The Initial Impact. Aboriginal people have occupied’ Australia for at least 40 000 years. However, very little is known about the history of human occupation during this enormous length of time, even in outline, and practically nothing of the social, political and cultural changes that must have occurred. Recorded Aboriginal history is a history of contact, with Macassan or Indonesian traders or fishermen, with European, especially British, navigators and with British colonists and settlers. At the time of the arrival of the First Fleet in 1788, there was, of course, no single Aboriginal nation. Australia (including Tasmania) contained a large number of groups occupying more or less discrete areas and with considerable diversity in terms of language and culture. Conflicts between settlers and Aborigines, and the devastation caused by introduced diseases and alcohol, reduced the Aboriginal population during the first hundred years of settlement from an estimated 300 000 to 60 000. Most of those who survived had their traditional ways of life destroyed or at least suppressed. In the confined area of Tasmania the effects of white settlement were devastating, bringing Tasmanian Aborigines to the verge of extinction. It has been conservatively estimated that at least 10 000 Aborigines died violently in Queensland between 1824 and 1908.
The policy of assimilation means that all Aborigines and part-Aborigines are expected to attain the same manner of living as other Australians and to live as members of a single Australian community, enjoying the same rights and privileges, accepting the same customs and influenced by the same beliefs as other Australians.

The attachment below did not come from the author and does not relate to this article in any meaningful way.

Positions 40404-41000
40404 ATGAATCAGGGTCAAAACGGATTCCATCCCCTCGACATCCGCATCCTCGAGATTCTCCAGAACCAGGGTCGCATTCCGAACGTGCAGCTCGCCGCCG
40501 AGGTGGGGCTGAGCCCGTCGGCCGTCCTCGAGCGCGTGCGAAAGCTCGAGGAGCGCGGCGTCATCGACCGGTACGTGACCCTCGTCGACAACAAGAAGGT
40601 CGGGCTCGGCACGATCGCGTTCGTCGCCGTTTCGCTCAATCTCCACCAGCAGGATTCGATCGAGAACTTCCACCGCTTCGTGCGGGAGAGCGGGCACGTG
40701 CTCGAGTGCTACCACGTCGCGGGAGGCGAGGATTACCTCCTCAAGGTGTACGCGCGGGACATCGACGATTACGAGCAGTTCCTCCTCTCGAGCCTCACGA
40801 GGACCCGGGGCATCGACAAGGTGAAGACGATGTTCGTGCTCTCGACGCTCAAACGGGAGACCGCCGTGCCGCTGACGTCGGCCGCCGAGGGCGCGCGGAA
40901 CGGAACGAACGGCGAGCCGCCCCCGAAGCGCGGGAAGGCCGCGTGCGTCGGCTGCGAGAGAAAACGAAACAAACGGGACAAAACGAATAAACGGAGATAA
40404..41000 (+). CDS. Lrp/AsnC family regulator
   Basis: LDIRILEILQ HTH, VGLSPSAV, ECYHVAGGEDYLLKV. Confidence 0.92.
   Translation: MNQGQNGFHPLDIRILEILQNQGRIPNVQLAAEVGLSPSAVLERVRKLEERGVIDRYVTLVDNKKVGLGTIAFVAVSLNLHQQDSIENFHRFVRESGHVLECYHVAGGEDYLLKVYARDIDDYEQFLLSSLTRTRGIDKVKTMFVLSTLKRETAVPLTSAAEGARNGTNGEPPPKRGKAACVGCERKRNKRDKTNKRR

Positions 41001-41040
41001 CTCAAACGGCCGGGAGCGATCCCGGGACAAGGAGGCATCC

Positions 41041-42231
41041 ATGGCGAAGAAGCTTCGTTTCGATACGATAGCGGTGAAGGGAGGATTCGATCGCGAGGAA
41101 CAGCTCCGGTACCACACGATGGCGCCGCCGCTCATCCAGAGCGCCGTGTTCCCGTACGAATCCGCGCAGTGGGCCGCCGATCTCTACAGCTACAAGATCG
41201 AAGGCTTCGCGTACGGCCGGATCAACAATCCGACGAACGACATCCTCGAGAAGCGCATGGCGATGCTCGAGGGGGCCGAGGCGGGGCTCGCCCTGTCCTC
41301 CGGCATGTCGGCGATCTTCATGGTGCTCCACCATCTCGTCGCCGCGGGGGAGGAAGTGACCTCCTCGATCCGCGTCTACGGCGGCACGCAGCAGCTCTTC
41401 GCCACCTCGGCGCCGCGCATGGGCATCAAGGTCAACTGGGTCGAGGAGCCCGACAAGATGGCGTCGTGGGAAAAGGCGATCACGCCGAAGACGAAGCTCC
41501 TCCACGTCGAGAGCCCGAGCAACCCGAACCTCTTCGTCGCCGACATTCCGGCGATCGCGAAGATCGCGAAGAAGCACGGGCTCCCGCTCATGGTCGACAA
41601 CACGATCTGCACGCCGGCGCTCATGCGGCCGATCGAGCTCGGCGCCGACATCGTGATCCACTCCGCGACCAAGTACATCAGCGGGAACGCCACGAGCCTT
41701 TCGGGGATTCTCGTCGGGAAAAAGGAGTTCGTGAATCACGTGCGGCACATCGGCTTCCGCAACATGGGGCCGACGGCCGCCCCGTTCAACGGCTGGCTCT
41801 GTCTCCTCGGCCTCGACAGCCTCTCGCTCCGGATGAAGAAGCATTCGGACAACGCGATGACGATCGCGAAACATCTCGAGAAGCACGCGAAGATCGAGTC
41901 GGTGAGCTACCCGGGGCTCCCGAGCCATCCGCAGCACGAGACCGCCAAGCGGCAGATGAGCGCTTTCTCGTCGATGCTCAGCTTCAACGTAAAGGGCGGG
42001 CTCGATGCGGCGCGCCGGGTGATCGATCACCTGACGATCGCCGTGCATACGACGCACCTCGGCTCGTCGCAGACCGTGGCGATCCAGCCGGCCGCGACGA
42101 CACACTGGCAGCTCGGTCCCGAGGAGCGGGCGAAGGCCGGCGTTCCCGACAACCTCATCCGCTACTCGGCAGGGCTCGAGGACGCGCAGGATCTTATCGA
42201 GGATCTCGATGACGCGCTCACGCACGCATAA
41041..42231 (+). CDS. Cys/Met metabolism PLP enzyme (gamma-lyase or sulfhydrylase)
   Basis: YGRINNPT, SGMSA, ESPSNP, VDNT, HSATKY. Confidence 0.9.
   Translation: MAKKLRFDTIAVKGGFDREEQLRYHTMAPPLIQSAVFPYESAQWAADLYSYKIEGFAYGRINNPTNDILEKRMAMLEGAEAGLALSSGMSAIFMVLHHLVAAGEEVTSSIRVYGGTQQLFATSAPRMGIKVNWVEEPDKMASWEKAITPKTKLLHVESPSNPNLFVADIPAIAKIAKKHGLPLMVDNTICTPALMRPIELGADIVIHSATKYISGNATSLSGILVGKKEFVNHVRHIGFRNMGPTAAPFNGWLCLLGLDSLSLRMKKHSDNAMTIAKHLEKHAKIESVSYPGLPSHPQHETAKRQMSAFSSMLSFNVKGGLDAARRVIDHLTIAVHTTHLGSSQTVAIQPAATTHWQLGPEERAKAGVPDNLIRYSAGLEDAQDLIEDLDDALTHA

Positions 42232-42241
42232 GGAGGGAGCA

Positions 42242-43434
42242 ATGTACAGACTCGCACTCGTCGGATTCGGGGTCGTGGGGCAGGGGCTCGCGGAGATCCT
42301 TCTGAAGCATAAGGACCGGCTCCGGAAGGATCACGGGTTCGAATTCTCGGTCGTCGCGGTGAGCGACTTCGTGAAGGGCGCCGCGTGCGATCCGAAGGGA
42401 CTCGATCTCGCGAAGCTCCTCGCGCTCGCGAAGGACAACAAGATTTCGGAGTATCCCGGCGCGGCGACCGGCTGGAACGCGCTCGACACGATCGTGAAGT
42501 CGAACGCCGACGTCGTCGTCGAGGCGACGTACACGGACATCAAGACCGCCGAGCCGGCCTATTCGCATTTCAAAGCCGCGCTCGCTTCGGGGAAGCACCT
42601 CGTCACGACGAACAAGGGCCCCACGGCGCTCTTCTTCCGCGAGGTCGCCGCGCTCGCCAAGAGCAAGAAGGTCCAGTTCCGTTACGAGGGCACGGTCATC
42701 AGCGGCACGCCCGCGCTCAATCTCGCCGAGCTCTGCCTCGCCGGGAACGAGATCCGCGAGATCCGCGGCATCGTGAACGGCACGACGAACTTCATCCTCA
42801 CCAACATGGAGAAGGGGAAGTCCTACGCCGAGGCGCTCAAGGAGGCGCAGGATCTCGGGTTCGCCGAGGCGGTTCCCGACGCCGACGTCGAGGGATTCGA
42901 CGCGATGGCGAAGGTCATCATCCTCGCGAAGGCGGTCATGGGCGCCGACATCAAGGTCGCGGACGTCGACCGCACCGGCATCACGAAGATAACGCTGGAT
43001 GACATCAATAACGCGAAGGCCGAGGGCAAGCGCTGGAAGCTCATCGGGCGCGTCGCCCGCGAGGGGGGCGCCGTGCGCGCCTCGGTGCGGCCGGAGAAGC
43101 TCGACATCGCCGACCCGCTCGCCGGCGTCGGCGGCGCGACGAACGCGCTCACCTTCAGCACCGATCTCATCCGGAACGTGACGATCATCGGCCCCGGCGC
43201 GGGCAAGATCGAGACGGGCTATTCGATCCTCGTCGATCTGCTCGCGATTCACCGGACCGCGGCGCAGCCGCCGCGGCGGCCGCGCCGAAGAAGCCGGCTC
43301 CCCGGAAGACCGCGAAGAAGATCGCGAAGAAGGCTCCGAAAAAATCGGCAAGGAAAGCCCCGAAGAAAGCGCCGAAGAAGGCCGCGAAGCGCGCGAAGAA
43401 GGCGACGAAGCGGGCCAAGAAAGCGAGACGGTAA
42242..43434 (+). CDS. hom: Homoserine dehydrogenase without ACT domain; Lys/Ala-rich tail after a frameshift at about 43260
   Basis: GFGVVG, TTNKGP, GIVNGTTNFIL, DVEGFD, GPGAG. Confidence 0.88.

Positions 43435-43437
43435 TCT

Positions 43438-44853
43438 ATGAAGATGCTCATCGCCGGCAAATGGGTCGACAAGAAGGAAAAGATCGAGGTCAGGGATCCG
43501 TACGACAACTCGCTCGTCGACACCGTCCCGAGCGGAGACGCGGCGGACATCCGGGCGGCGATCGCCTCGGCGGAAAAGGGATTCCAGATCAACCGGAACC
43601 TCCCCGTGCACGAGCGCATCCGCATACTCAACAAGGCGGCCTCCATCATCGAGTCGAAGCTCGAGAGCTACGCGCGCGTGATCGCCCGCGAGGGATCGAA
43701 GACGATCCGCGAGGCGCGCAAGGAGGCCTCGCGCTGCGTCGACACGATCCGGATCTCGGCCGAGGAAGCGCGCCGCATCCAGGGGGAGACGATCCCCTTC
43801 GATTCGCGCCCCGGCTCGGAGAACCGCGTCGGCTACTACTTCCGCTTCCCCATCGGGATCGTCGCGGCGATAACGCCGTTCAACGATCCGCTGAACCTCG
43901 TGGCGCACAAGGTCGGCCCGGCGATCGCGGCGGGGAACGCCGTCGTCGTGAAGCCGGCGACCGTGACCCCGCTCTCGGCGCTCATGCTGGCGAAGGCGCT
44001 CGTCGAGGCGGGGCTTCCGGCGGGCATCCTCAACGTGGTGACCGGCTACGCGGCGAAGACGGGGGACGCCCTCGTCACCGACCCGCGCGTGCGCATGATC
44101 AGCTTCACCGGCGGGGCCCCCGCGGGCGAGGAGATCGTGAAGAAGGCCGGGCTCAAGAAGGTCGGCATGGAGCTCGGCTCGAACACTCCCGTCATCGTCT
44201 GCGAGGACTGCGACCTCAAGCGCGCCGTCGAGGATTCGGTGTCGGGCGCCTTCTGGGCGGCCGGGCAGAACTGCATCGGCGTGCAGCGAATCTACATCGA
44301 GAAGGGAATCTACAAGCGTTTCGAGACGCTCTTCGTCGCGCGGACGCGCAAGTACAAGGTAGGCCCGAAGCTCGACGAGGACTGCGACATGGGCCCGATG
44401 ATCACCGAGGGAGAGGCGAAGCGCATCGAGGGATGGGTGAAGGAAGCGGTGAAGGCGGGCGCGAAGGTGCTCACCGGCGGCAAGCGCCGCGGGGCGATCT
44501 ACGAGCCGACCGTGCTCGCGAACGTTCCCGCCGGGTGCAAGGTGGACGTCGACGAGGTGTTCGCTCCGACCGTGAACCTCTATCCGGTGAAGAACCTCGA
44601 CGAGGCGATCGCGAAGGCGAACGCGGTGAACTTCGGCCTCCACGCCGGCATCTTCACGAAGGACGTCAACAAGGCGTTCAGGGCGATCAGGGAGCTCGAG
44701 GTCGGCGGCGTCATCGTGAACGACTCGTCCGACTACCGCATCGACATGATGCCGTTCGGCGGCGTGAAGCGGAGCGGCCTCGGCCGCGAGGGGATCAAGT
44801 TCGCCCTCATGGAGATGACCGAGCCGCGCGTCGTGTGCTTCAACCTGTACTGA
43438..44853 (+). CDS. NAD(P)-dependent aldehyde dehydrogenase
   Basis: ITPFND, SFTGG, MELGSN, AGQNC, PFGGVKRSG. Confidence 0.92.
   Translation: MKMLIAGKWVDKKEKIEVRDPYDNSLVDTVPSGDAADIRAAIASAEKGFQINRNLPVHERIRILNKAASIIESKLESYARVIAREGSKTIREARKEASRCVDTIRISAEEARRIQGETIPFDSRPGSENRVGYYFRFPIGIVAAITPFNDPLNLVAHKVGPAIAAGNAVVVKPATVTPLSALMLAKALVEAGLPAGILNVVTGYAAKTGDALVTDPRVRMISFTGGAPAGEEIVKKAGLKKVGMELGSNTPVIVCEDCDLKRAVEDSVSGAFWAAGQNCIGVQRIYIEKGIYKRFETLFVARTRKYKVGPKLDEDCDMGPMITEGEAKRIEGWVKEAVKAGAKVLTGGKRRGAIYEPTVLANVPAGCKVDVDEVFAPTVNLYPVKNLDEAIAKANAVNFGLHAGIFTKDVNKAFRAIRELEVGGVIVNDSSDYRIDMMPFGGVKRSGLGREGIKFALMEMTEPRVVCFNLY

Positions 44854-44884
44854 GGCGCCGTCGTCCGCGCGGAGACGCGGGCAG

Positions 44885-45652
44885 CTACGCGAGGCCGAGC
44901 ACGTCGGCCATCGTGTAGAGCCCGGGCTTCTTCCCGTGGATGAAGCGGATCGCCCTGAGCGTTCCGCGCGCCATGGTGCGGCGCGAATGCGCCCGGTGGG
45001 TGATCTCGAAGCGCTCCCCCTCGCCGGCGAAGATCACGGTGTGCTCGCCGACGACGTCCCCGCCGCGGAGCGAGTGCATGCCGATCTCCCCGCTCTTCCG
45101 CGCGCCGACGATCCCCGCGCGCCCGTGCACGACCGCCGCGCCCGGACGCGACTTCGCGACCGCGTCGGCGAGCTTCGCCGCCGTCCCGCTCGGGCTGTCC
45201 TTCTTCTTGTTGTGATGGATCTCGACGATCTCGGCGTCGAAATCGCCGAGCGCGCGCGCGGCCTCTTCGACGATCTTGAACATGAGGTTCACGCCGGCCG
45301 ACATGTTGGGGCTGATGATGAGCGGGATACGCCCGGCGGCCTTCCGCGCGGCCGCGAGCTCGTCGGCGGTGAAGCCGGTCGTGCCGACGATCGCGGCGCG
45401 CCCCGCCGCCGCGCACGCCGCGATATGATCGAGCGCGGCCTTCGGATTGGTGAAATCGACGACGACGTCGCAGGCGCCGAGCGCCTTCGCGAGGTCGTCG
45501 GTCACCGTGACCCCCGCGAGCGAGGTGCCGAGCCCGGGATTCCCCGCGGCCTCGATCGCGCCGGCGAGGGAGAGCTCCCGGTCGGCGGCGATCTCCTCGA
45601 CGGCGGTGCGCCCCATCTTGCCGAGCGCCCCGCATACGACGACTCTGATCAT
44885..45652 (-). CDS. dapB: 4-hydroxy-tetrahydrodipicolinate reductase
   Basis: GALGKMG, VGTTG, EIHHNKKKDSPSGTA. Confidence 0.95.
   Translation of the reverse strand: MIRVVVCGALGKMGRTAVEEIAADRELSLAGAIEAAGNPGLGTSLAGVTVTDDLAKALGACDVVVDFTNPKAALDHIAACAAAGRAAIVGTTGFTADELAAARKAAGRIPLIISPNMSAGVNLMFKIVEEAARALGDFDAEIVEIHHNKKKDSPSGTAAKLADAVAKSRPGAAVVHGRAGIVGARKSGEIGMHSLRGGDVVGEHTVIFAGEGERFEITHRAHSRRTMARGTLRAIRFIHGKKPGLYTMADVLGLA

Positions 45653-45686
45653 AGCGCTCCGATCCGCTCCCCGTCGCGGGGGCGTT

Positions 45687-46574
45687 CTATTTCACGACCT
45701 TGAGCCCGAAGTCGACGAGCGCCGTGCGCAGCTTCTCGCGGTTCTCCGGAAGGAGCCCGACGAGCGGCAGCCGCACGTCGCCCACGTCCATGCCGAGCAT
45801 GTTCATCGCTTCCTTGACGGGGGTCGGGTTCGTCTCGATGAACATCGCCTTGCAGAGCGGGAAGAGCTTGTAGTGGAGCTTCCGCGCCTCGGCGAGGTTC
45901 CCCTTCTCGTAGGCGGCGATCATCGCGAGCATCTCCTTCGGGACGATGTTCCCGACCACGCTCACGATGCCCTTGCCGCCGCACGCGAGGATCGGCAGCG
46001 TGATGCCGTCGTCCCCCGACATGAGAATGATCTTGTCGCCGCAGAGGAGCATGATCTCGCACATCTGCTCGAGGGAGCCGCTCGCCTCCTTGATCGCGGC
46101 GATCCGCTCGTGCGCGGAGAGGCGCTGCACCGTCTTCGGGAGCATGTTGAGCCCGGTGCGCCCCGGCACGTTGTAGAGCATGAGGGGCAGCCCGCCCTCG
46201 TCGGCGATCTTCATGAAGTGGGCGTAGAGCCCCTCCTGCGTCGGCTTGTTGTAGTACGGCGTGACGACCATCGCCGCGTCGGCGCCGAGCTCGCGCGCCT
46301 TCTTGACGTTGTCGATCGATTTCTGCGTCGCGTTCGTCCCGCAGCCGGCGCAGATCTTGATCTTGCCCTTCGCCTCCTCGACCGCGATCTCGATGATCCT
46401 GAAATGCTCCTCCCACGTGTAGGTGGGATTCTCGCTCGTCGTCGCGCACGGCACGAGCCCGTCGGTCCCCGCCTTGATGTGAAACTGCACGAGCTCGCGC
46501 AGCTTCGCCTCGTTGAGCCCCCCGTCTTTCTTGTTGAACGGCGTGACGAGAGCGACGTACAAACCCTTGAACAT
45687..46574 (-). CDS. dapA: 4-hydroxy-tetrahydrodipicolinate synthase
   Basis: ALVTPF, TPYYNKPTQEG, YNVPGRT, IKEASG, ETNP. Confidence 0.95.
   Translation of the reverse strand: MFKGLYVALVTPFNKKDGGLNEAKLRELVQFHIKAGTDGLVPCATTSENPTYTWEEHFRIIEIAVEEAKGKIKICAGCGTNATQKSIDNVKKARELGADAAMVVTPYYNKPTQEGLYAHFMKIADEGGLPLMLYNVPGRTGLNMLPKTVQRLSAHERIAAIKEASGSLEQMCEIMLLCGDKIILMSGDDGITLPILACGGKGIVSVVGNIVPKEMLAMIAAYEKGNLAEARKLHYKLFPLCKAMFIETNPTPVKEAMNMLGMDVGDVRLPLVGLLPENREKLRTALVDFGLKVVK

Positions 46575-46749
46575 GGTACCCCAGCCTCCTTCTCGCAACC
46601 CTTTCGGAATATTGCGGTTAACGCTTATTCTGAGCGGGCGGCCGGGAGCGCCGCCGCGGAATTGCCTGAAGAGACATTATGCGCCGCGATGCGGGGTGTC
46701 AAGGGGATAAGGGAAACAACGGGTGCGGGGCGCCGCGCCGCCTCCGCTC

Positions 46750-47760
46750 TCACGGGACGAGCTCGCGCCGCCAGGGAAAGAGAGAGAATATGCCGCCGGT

Steps were taken to achieve this result. Expenditure on health, housing, education and training programs began to be increased in the Northern Territory and in the States. The decline in the Aboriginal population in the north and centre was halted and reversed in the 1950s, and in southern and eastern Australia the Aboriginal population was increasing rapidly. In the 1960s a concerted effort was made to review and repeal restrictive and discriminatory legislation, especially by the Commonwealth Government, and the mechanisms of ‘protection’ were phased out. Access to social security benefits for Aborigines came in 1960, Aborigines became entitled to vote at federal elections in 1962, and the wardship system in the Northern Territory was dismantled in 1964. State legislation prohibiting access to alcohol for Aborigines was repealed and in most jurisdictions Aborigines became entitled to full award wages. In 1967 the Constitution was amended by referendum so that Aborigines would in future be counted in the Census, and to authorise the Commonwealth Parliament to pass laws specifically for the benefit of Aboriginal people. An Office of Aboriginal Affairs was established by the Commonwealth Government to instigate and oversee programs of assistance for Aborigines.